Tuesday, 30 March 2021

DBA3 tests

Following the discussion of wedge formations (6Kn) listed for the Medieval German Army at the DBA Fanaticus Forum, a suggestion was tabled to allow such knights to ignore enemy corner-to-corner overlaps in melee combat. At the moment, this applies only for psiloi (Ps) and scythed chariots (SCh).

To test its impact, four late medieval armies were paired for the tests, these were the Medieval German (IV/13c, the Later Polish (IV/66), the Teutonic Order (IV/30) and the Lithuanian (IV/18), producing nine battles. 

Poland vs. Medieval German

After a number of spirited actions, I can report the following on mounted actions. Knights ignoring a corner-to-corner contact, are less likely to hold position while calculating optimal conditions, but now readily engage enemy troops, especially cavalry. In a few cases, this helped the German knight reach a “twice as many” outcome for a few combats.


Light cavalry battles lasted longer forcing an opponent either to expend pips to improve the combat odds or historically, fall back to supporting troops. The changes also reduced the need of wide flanking manoeuvres, as LH could skirmish longer. Reliance of the LH column to gain the +1 for support was replaced by two LH forming a line in a number of combat situations.    

IV/13c Medieval German 1440-1493 AD

1 x General & guard (6Kn), 2 x knights (6Kn), 1 x crossbow cavalry (Cv), 1 x crossbowmen (4Cb), 2 x mercenary pikemen (4Pk), 2 x mercenary crossbowmen (4Cb), 1 x feudal retainers (7Hd), 1 x archers (Ps), 1 x bombard (Art) 

IV/66 Later Polish 1335-1515 AD

1 x General (3Kn), 3 x rycerz or hussars (3Kn), 3 x czeladz (Cv), 2 x Hungarian or Cuman horse archers (LH), 1 x murderous rustics (3Bd), 2 x town militia (8Cb).


Teutonic Order vs. Later Polish

The Teutonic Order, having a greater number of knights, formed its mounted in two divisions, with a third comprised of foot troops. Knightly combat generally resulted with sides moving back and forth with the advantage of an overlap becoming decisive on the following bound of melee.

In general, the number of turns needed to reach a decision was increased, but became a positive twist as it built more tension in the game. On average games lasted 5 or 6 turns for the first two games and the last took much less.



IV/30 Teutonic Order (Livonian) 1201-1525 AD

1 x General (6Kn), 1 x ritterbruder (6Kn), 1 x knechte with crossbow (Cv), 3 x crusader knights (3Kn), 1 x Old Prussian (3Wb), 1 x turcopole (LH), 1 x spearmen (Sp), 2 x crossbowmen (4Cb), 1 x Livonian levy (3Ax)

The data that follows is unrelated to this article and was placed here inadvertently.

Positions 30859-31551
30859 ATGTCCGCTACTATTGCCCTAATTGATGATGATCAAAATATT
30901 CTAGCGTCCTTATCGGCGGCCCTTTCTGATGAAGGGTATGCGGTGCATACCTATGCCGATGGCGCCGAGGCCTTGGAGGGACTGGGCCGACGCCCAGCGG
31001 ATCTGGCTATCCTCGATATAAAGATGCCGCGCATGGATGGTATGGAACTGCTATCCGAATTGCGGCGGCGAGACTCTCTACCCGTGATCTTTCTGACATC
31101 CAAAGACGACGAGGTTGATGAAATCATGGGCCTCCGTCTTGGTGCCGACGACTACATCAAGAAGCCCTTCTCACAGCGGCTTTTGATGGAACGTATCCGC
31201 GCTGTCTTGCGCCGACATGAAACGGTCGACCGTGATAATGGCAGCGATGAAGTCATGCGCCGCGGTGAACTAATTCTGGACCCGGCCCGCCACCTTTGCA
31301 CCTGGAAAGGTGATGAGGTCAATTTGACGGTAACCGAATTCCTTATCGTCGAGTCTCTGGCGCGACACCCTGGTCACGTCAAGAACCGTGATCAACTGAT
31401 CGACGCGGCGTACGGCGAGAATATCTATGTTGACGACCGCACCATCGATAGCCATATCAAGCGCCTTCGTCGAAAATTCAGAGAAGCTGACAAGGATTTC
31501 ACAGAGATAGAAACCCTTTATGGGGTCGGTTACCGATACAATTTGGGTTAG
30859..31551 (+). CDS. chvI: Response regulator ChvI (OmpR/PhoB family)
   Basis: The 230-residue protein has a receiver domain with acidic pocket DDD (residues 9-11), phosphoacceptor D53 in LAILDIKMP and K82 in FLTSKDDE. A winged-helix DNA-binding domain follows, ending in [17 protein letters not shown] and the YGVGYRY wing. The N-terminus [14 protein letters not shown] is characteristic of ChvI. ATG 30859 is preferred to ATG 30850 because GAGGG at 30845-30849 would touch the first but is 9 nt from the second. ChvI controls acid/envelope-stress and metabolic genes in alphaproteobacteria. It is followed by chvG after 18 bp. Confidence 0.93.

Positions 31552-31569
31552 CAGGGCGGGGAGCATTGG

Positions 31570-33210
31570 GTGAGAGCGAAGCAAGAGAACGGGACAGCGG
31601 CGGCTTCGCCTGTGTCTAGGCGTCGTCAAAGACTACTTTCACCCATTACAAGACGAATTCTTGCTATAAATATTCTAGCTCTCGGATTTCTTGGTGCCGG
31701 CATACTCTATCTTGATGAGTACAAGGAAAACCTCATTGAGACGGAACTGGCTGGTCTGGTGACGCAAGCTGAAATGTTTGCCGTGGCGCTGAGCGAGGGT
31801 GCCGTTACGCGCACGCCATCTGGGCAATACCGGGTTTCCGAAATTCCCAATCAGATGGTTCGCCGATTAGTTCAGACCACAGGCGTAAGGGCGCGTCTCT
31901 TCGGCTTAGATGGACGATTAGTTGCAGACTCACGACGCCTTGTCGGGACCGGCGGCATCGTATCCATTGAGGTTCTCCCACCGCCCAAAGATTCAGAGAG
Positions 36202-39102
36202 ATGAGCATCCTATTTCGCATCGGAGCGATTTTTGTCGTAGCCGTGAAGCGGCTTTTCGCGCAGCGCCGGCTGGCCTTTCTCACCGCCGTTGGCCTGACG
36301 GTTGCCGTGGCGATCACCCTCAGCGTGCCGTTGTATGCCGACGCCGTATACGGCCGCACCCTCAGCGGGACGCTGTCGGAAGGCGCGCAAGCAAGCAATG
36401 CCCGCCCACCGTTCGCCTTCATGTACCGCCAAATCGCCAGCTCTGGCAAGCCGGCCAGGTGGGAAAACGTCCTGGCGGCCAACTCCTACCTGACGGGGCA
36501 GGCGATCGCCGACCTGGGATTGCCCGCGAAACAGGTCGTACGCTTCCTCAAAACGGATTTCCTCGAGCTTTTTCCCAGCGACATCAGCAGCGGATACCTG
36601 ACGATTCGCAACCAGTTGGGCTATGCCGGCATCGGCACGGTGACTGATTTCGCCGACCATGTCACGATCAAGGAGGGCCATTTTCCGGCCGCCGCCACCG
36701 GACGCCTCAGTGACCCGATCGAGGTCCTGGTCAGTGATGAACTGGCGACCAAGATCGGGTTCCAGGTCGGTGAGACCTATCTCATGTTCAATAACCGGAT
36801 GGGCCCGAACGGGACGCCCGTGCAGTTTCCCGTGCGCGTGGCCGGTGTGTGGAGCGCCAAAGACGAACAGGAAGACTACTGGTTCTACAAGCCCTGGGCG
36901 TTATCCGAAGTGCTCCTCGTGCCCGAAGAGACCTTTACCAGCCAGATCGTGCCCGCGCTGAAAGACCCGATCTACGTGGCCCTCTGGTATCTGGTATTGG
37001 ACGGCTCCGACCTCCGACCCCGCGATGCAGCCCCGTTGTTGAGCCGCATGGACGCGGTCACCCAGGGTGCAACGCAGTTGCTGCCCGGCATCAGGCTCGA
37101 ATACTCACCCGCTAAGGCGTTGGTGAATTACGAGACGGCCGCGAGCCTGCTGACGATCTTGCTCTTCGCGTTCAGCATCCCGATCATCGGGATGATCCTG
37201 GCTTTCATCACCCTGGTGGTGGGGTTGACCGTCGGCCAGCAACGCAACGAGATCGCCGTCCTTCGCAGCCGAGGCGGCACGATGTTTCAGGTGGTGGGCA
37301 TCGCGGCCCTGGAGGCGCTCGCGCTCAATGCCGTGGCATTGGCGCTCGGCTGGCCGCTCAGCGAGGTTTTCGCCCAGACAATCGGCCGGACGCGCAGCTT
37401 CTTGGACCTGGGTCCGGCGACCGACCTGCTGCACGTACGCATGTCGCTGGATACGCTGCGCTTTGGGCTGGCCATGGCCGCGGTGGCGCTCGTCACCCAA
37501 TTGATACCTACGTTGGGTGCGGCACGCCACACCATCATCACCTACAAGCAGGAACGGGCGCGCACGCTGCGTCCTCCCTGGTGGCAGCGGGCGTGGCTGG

IV/66 Later Polish 1335-1515 AD

1 x General (3Kn), 3 x rycerz or hussars (3Kn), 3 x czeladz (Cv), 2 x Hungarian or Cuman horse archers (LH), 1 x murderous rustics (3Bd) or czeladz (Cv), 2 x town militia (8Cb) or czeladz (Cv).


Teutonic Order vs. Lithuanian

The last series of three games, matched the Teutonic Order against an old nemesis, the Lithuanian. The first two games demonstrated the lethal accuracy of the German crossbow, yet despite the defeats, there were a few melees underscoring the advantage of LH in line over elements in column. 

Game three, the Lithuanians remained in the saddle to flat-foot the Teutons. Operating in pairs, the Lithuanian LH gained the upper advantage to turn the Teutonic left flank. In desperation, the Teutonic charged the Lithuanian centre only to send them back on their heels. inflicting no casualties. This was the only Lithuanian victory and one needing the fewest number of turns, three.  




IV/18 Lithuanian 1132-1515 AD

1 x General (Cv), 3 x horsemen (Cv//3Bw), 5 x horse (LH//3Bw), 2 x horse (LH//3Bw), 1 x horse (LH//3Bw).

IV/30 Teutonic Order (Livonian) 1201-1525 AD

1 x General (6Kn), 1 x ritterbruder (6Kn), 1 x knechte with crossbow (Cv), 3 x crusader knights (3Kn), 1 x Old Prussian (3Wb), 1 x turcopole (LH), 1 x spearmen (Sp), 2 x crossbowmen (4Cb), 1 x Livonian levy (3Ax).


To recapitulate:

Ignoring corner-to-corner contact of overlapping enemy elements.

-      Worked well for both knights in wedge formation and light cavalry.

-      Some melees did take longer to reach a result.

-      Games generally took an extra turn or two to resolve.

-      The extra time brought more tension to the game, which was good.

Sunday, 21 March 2021

The Battle of Seckenheim 1462 – the refight

Play-testing the Battle of Seckenheim produced three lively cavalry fights resulting with victories for both Frederick I and the coalition led by Charles I of Baden-Baden. Initially, the battle began as a cavalry fight but according to German sources, Frederick I sealed his victory with the help of Swiss mercenaries and local farmers. The Medieval German list (IV/13c) has been adjusted for this scenario. 

Prince Elector of Palatine

1 x Frederick I (3Kn), 1 x Hans von Gemmingen (3Kn), 1 x Archbishop of Mainz (3Kn), 3 x crossbow cavalry (Cv), hidden in the woods {2 x archers (Ps), 1 x angry farmers (7Hd)}.

Coalition Forces

1 x Charles I, Baden-Baden (3Kn), 1 x Ulrich V, Count of W├╝rttemberg (3Kn), 1 x Louis I, Palatine-Zweibr├╝cken (3Kn), 1 x George of Baden, Bishop of Metz (3Kn), 4 x crossbow cavalry (Cv).

From the photo, you will note terrain features deviate some from the standard DBA as Dossenwald forms a continuous line of trees along two sides of the battlefield. Grain fields dotted the landscape but count as good going on this hot summer day. Neither side need position any camps as historically both were four or five kilometres distance and out of sight. Two minor changes were made for this scenario; the handling of Frederick’s hidden troops and taking of prisoners.